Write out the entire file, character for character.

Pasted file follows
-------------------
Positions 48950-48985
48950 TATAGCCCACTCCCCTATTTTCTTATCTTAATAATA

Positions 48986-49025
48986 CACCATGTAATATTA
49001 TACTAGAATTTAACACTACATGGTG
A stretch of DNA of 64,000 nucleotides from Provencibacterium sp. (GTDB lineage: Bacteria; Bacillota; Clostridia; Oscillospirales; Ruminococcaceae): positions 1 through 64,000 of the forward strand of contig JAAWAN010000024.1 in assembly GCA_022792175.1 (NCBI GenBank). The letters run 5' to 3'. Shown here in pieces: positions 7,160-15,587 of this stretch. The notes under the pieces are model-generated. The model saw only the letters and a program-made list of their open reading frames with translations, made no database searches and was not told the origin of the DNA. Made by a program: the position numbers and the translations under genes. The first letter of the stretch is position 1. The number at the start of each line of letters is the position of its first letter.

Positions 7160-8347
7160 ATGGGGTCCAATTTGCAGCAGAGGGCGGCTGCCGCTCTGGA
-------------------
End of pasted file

Positions 48950-48985
48950 TATAGCCCACTCCCCTATTTTCTTATCTTAATAATA

Positions 48986-49025
48986 CACCATGTAATATTA
49001 TACTAGAATTTAACACTACATGGTG
A stretch of DNA of 64,000 nucleotides from Provencibacterium sp. (GTDB lineage: Bacteria; Bacillota; Clostridia; Oscillospirales; Ruminococcaceae): positions 1 through 64,000 of the forward strand of contig JAAWAN010000024.1 in assembly GCA_022792175.1 (NCBI GenBank). The letters run 5' to 3'. Shown here in pieces: positions 7,160-15,587 of this stretch. The notes under the pieces are model-generated. The model saw only the letters and a program-made list of their open reading frames with translations, made no database searches and was not told the origin of the DNA. Made by a program: the position numbers and the translations under genes. The first letter of the stretch is position 1. The number at the start of each line of letters is the position of its first letter.

Positions 7160-8347
7160 ATGGGGTCCAATTTGCAGCAGAGGGCGGCTGCCGCTCTGGA